At The Useless Tree, Sam Crane describes a Mencian alternative to conventional authoritarian stability management. He takes as his starting point an op-ed in The New York Times, “How Tyrants Endure“, by the authors of “The Dictator’s Handbook: Why Bad Behavior is Almost Always Good Politics“:
Despotic rulers stay in power by rewarding a small group of loyal supporters, often composed of key military officers, senior civil servants and family members or clansmen. A central responsibility of these loyalists is to suppress opposition to the regime. But they only carry out this messy, unpleasant task if they are well rewarded. Autocrats therefore need to ensure a continuing flow of benefits to their cronies.
If the dictator’s backers refuse to suppress mass uprisings or if they defect to a rival, then he is in real trouble. That is why successful autocrats reward their cronies first, and the people last. As long as their cronies are assured of reliable access to lavish benefits, protest will be severely suppressed. Once the masses suspect that crony loyalty is faltering, there is an opportunity for successful revolt. Three types of rulers are especially susceptible to desertion by their backers: new, decrepit and bankrupt leaders.
From The Useless Tree:
This sentence is especially important: “That is why successful autocrats reward their cronies first, and the people last.” It brings a rather famous passage from Mencius to mind:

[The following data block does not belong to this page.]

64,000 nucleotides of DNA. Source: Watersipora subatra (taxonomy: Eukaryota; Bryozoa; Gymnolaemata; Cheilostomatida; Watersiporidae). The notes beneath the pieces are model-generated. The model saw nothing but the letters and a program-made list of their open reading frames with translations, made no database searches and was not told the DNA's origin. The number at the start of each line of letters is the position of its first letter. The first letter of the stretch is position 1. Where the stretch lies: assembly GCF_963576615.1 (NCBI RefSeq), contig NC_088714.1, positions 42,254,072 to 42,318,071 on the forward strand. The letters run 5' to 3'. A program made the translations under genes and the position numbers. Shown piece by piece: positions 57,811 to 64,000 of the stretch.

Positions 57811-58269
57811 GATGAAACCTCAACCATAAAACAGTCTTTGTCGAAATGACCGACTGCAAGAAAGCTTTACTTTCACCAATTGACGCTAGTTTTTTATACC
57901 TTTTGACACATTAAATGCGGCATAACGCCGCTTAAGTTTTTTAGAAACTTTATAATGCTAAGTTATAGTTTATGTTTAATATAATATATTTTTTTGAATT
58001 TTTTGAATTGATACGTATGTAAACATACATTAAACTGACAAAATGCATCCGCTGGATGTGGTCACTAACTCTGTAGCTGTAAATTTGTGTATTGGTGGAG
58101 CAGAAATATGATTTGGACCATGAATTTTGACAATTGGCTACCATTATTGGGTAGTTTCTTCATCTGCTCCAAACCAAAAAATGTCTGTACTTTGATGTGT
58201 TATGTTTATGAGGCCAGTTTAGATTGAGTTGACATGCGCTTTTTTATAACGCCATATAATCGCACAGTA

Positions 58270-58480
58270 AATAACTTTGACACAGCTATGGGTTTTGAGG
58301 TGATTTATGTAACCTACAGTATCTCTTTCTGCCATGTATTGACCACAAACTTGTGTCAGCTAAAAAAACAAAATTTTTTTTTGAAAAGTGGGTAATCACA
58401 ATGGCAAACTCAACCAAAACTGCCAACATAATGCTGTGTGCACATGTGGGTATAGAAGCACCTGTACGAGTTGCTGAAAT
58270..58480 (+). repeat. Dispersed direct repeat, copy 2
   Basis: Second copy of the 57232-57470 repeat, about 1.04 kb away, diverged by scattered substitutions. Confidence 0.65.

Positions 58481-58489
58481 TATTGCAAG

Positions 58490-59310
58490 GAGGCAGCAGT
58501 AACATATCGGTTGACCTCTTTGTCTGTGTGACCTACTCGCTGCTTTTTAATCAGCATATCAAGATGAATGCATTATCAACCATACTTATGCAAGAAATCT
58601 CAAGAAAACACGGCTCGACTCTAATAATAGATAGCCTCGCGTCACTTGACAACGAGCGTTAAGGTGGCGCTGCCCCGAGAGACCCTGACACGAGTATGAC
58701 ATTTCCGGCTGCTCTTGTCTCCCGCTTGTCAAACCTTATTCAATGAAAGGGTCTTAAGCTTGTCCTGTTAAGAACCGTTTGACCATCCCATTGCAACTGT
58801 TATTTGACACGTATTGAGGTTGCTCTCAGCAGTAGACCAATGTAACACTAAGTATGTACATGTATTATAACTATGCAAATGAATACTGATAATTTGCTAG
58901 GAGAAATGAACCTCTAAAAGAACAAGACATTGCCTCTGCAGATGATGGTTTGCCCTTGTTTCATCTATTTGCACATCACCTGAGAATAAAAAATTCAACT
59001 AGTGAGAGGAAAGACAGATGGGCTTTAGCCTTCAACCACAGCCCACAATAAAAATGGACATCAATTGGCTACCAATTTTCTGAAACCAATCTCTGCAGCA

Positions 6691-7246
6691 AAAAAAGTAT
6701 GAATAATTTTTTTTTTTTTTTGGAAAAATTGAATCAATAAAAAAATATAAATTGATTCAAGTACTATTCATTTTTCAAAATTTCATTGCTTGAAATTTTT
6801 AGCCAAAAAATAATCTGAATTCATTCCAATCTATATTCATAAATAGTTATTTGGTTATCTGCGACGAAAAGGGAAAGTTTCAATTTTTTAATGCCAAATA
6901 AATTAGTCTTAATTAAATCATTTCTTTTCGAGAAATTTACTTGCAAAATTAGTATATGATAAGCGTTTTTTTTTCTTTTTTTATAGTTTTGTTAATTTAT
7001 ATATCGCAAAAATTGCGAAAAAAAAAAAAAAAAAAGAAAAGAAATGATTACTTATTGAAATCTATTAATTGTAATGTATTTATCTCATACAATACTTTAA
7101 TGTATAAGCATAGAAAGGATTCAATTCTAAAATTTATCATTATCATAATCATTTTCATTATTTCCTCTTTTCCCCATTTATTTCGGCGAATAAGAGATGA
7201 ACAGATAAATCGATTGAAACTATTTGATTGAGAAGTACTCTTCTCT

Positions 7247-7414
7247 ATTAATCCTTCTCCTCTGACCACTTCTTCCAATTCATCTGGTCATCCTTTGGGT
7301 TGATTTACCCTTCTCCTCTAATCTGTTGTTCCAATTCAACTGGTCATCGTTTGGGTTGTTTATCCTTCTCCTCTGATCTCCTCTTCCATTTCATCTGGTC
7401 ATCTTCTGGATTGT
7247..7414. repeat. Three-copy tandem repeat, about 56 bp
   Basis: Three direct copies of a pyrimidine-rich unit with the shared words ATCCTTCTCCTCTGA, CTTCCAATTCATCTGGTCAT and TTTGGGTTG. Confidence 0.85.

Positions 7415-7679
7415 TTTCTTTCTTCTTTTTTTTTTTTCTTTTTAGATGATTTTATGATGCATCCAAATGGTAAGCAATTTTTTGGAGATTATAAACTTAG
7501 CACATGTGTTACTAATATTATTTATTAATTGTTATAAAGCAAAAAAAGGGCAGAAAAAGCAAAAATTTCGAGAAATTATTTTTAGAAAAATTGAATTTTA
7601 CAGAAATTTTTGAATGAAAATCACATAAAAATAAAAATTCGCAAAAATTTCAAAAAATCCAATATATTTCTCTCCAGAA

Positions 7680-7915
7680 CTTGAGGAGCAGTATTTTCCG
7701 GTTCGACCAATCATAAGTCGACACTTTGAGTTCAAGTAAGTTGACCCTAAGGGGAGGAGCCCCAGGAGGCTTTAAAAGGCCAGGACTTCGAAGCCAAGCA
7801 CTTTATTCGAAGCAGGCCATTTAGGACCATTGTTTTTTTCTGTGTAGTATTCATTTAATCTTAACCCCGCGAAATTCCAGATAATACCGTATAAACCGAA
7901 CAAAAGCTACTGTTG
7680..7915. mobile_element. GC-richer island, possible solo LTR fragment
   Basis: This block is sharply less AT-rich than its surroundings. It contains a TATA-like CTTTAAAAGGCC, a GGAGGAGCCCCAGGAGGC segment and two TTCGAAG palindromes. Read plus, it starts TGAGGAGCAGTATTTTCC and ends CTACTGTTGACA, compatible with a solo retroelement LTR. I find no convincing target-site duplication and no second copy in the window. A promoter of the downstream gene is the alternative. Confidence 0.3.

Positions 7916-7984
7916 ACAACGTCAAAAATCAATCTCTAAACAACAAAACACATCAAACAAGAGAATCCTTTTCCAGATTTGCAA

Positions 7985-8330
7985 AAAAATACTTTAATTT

Mencius said: “The people are the most precious of all things. Next come the gods of soil and grain. The sovereign matters least.” (14.14/7B.14)
Indeed, throughout the book that bears his name, Mencius is constantly presented as challenging rulers to share their wealth with the people, to ensure that economic inequalities do not grow too onerous, and to limit their personal consumption, as well as that of their families and immediate political supporters, all in the interest in preserving “the most precious of all things.” We can read this as a kind of socio-economic welfarism but, as De Mesquita and Smith suggest, it also has profound political implications. If taken seriously, and actually implemented, serving the people would limit an autocrats capacity to pay off the military, the bureaucracy and other key political supporters. From the Menican point of view, a ruler has to be willing to weaken his own political base, in order to create the conditions for longer term political stability, on the belief that when people can see that their material conditions are improving they will continue to support the leader who has contributed to their prosperity.
For a glaring contrast with this Mencian approach, see The Dui Hua Foundation’s detailed description of China’s current stability management machinery.